We found no evidence of mediation of the DEHP-ADHD relationship by any of the measured maternal thyroid function biomarkers (Table 4). This finding was true for both mediation models (with and without the exposure–mediator interaction terms). In a sensitivity analysis, we assessed mediation separately among those below and above the median T4 level and again found no mediation (see Table S5). We also investigated mediation of the DEHP-ADHD relationship by preterm delivery and detected no significant mediation in models with and without the thyroid hormone–preterm interaction term (Table 4).
Table 4 Natural direct effect (NDE) and natural indirect effect (NIE) odds ratios and 95% confidence intervals for mediation of DEHP by thyroid hormones and preterm delivery.
Model parameterNo interactionInteraction
OR (95% CI)OR (95% CI)OR (95% CI)OR (95% CI)
Thyroid stimulating hormone (TSH)b1.45 (1.11, 1.88)1.00 (0.99, 1.01)1.43 (1.10, 1.86)1.00 (0.98, 1.02)
Triiodothyronine (T3)b1.46 (1.12, 1.90)1.00 (0.98, 1.02)1.51 (1.14, 2.00)1.00 (0.95, 1.05)
Thyroxine (T4)b1.46 (1.13, 1.90)1.00 (0.99, 1.01)1.47 (1.13, 1.92)0.99 (0.97, 1.02)
Preterm deliveryc1.45 (1.12, 1.88)1.00 (1.00, 1.00)1.44 (1.11, 1.87)1.00 (0.99, 1.02)
Note: CI, confidence interval; DEHP, sum of di-2-ethylhexyl phthalate metabolites; OR, odds ratio.
The NDE is conditional on values of the mediator model covariates. For the thyroid hormones, the NDEs are computed for the following covariate specifications: iodine deficient (150), sample average maternal age, nonsmoking mother, nonprimiparous, and year of birth 2005. For preterm delivery, the NDEs are computed for the following covariate specifications: sample average maternal age, married mother, nonsmoking mother, and year of birth 2005.
Mediation models adjusted for iodine intake (dichotomized at 150), mother’s age, mother’s smoking status, parity, and year of birth and outcome models adjusted for child sex, mother’s age, mother’s education level, mother’s marital status, mother’s smoking status, parity, maternal depression during pregnancy, and year of birth.
Mediation models adjusted for mother’s age, mother’s education level, mother’s smoking status, and year and outcome models adjusted for child sex, mother’s age, mother’s education level, mother’s marital status, mother’s smoking status, parity, maternal depression during pregnancy, and year of birth.


In this prospective, nested case–control study, we found evidence that maternal prenatal exposure to DEHP was monotonically associated with increased risk of ADHD in offspring. We did not identify evidence of significant heterogeneity in these associations by child sex, nor did we identify evidence that this association was mediated through either maternal thyroid function or preterm delivery.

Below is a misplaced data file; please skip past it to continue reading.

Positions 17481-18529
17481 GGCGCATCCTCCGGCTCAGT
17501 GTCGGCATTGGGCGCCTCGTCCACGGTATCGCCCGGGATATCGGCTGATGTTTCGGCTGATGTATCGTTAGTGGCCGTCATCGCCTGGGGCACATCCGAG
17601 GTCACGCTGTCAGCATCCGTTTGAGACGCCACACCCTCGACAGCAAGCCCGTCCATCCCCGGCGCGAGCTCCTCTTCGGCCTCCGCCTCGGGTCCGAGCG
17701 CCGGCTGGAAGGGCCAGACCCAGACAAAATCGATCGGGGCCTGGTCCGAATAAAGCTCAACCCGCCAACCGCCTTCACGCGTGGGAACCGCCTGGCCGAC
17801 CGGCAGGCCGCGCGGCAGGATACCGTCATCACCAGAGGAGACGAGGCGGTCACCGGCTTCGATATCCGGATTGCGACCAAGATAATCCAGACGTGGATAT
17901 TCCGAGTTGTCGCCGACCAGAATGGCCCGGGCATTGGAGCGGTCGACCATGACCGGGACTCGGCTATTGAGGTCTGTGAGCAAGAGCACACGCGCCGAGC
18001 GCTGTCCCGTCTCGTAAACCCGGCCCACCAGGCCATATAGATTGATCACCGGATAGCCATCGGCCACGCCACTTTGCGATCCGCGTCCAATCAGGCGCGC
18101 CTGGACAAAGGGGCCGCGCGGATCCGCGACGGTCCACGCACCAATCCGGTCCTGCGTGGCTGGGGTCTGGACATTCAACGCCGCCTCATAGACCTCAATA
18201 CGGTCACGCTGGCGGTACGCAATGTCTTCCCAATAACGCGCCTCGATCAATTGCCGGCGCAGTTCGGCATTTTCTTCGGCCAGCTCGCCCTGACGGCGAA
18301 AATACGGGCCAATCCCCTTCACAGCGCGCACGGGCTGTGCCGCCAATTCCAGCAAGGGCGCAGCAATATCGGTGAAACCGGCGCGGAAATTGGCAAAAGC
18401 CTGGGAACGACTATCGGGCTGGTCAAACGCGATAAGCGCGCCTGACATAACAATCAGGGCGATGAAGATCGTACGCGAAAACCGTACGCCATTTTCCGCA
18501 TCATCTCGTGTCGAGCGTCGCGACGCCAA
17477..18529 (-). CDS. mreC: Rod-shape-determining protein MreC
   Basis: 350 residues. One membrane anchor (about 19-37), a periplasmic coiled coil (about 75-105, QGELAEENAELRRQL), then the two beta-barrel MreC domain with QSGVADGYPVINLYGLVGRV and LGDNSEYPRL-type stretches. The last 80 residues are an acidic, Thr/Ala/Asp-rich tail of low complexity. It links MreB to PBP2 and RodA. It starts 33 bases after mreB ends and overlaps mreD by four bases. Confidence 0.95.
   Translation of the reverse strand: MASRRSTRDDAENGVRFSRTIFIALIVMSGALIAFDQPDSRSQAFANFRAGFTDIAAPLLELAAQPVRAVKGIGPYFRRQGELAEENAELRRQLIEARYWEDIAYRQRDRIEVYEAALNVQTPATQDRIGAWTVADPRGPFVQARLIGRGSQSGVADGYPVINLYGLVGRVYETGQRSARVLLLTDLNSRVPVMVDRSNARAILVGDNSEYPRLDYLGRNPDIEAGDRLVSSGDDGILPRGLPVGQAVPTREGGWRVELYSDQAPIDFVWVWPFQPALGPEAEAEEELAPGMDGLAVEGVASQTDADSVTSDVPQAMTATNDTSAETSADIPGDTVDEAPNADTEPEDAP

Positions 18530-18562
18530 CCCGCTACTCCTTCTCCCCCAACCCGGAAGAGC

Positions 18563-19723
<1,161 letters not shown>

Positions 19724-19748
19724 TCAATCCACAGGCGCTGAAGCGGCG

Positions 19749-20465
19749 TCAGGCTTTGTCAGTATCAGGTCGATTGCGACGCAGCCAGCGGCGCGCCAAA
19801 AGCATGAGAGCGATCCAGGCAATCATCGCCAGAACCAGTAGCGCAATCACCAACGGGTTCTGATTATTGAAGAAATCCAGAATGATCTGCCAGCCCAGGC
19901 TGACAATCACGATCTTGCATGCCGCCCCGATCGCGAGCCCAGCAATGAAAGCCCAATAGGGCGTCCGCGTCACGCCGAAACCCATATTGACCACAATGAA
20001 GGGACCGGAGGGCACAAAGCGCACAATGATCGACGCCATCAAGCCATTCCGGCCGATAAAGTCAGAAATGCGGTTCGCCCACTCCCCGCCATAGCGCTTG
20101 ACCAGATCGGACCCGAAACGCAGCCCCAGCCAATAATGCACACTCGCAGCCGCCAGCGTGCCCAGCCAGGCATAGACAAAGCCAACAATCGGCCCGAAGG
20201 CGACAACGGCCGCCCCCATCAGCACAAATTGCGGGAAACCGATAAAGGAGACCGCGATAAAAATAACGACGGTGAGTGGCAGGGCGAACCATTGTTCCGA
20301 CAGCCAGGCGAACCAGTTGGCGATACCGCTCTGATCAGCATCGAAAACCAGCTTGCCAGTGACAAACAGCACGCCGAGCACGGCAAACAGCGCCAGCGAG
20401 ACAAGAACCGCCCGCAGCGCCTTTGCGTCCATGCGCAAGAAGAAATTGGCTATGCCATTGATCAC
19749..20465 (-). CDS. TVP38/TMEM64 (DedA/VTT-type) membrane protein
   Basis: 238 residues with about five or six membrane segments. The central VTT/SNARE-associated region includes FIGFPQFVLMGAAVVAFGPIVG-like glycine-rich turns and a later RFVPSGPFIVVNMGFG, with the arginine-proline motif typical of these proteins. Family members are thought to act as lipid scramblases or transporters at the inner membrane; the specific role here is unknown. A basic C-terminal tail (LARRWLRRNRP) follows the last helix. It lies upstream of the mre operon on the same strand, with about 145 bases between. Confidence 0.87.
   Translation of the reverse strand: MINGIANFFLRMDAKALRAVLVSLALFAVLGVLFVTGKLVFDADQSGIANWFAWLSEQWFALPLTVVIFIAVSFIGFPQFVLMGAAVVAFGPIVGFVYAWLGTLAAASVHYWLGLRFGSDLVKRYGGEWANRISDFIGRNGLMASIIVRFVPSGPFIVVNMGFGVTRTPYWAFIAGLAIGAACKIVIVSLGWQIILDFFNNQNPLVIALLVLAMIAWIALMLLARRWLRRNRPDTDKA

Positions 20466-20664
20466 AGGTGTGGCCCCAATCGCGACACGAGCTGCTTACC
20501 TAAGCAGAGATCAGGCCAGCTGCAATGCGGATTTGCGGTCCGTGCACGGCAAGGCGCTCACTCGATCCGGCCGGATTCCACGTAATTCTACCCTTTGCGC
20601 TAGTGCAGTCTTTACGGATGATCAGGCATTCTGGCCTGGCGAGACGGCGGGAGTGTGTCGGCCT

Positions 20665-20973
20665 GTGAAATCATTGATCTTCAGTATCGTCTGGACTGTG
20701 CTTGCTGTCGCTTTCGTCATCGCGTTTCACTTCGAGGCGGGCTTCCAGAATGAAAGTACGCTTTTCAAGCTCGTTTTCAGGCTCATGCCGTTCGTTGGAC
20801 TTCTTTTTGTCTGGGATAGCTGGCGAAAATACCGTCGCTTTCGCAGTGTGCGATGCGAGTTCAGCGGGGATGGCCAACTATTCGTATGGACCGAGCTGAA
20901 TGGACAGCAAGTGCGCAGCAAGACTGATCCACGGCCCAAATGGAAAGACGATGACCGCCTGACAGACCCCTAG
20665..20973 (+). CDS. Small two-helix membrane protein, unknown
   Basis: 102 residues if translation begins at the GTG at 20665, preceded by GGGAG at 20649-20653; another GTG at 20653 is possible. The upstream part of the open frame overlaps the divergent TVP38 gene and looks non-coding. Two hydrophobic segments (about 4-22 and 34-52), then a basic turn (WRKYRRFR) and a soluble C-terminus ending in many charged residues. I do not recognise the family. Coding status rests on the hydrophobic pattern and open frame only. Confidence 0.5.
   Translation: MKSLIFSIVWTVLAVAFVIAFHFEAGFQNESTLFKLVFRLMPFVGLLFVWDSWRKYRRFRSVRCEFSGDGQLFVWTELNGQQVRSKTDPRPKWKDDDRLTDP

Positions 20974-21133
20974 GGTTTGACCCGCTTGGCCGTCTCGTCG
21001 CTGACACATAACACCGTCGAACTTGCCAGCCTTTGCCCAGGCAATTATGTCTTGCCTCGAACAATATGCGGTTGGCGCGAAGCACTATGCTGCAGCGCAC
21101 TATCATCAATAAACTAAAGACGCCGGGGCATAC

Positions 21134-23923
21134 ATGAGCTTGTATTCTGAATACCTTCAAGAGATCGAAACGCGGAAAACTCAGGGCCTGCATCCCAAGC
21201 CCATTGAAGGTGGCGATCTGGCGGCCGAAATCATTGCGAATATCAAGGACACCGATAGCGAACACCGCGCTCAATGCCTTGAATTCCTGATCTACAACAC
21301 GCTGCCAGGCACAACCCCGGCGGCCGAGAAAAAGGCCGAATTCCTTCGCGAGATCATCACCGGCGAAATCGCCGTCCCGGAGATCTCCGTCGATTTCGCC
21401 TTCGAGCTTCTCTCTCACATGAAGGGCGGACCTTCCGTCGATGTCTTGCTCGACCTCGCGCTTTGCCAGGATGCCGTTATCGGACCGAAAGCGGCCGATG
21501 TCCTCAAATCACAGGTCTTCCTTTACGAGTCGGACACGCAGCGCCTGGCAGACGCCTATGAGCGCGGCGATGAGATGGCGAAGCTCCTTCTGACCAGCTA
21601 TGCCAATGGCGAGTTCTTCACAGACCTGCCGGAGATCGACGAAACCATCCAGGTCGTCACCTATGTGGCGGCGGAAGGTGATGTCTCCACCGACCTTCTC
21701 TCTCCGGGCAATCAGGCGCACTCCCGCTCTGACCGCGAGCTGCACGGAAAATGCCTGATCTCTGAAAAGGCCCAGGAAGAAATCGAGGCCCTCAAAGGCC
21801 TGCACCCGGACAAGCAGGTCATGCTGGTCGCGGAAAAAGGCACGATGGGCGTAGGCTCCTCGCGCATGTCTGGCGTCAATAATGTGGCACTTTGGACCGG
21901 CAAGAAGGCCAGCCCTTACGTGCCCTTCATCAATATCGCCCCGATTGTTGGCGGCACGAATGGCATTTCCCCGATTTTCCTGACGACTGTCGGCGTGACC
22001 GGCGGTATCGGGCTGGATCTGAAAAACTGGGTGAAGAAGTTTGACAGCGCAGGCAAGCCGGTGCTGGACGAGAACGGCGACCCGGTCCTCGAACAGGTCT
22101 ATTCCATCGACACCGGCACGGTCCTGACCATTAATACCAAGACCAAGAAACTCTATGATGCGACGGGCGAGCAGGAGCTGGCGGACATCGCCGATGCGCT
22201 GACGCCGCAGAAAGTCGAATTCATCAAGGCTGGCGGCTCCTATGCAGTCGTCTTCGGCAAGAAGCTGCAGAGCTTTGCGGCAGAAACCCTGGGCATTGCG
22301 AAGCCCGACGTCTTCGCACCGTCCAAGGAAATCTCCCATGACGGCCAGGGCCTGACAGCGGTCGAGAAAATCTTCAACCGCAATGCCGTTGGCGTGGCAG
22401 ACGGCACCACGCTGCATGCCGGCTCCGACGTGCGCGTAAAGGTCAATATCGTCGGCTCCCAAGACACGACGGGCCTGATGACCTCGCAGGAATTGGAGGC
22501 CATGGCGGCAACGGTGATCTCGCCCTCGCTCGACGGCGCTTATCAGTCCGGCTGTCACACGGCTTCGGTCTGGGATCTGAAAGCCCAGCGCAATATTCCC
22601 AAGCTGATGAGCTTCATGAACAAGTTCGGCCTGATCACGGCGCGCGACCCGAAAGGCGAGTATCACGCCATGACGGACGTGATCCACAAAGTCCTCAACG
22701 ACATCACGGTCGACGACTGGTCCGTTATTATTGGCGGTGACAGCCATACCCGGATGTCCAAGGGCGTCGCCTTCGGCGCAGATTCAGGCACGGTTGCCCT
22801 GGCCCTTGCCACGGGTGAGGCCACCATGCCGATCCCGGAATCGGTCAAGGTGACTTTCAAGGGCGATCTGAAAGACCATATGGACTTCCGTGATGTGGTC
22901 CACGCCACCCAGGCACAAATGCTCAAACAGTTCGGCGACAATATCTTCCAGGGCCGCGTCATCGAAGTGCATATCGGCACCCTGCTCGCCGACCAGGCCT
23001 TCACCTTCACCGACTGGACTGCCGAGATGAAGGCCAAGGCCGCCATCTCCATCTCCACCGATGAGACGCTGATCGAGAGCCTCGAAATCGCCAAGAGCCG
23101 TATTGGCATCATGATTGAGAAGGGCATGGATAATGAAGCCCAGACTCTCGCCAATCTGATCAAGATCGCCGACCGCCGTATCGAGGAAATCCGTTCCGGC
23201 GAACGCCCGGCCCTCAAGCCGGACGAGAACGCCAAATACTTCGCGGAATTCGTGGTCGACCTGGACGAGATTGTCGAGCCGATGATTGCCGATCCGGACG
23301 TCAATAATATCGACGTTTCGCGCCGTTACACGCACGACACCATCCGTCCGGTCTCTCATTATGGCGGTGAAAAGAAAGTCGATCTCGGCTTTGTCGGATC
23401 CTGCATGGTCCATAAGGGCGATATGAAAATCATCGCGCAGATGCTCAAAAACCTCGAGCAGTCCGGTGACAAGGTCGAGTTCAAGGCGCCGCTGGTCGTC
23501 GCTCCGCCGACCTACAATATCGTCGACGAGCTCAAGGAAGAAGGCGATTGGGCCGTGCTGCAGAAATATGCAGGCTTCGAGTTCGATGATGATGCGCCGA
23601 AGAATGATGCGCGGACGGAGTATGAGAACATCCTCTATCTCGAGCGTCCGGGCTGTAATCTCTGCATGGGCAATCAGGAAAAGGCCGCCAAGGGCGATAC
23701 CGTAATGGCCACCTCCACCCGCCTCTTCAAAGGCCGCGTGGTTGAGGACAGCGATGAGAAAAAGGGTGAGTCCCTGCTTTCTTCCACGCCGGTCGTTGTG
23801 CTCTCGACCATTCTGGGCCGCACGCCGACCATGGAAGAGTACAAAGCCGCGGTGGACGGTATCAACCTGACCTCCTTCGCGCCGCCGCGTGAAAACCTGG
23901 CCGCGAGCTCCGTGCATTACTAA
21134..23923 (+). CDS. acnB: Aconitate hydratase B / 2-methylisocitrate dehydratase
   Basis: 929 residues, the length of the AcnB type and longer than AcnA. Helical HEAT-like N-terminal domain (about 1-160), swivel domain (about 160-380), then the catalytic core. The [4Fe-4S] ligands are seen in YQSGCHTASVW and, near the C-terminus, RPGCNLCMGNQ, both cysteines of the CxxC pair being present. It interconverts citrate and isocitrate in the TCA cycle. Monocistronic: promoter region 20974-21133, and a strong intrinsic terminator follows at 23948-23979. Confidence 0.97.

Among the previous studies that have examined prenatal phthalate exposures in relation to childhood neurobehavioral development (Engel et al. 2010; Kobrosly et al. 2014; Lien et al. 2015; Whyatt et al. 2012; Gascon et al. 2015; Miodovnik et al. 2011; Philippat et al. 2015; Braun et al. 2014), several, but not all, have highlighted potentially troubling associations with DEHP exposures (Kobrosly et al. 2014; Lien et al. 2015; Philippat et al. 2015). Lien et al. (2015) examined measured biomarkers of DEHP exposure during pregnancy in relation to child behavior and found that increased concentration of DEHP metabolites was associated with more externalizing problems. Kobrosly et al. (2014) reported more somatic complaints in children with increased prenatal concentrations of DEHP metabolites. Although individual phthalate metabolite associations were not provided, Engel et al. (2010) reported that increased concentrations of the sum of high-molecular-weight phthalate metabolites (inclusive of DEHP, as well as MBzP and mono-(3-carboxypropyl) phthalate (MCPP), a metabolite of di-n-octyl phthalate) were associated with poorer scores on the adaptability scale of the behavioral assessment scale for children (BASC). Interestingly, a Swedish study of the indoor environment and autism spectrum disorder (ASD) reported that presence of vinyl flooring, a source of DEHP, in the parents’ bedroom during pregnancy significantly increased odds of an ASD diagnosis (Larsson et al. 2009). Furthermore, in a population-based case–control study of ASD and developmental delay, Philippat et al. (2015) found no association between house-dust levels of DEHP and ASD, although they did find that higher DEHP concentrations in house dust were associated with increased odds of developmental delay. However, not all studies have found associations between prenatal DEHP exposure and behavior (Whyatt et al. 2012; Gascon et al. 2015; Miodovnik et al. 2011; Braun et al. 2014). We also note that our study assessed more DEHP metabolites has been than examined in the prior literature. The total DEHP exposure captured by all five metabolites after 24 h and 44 h of an oral dose is 67% and 74%, respectively (Koch et al. 2005). Both MECPP and MMCHP have longer elimination half-lives (MECPP, 12–15 h; MMCHP, 24 h) than MEHHP and MEOHP (10 h for both MEHHP and MEOHP). Owing to their longer elimination half-lives, both MECPP and MMCHP are excellent biomarkers of time-weighted DEHP body burden. In addition, MMCHP is the major metabolite excreted during the second day of exposure to DEHP (Koch et al. 2005). Therefore, including this additional DEHP metabolite may improve the reliability of our estimates of DEHP exposure compared with those in the existing literature, potentially reducing misclassification.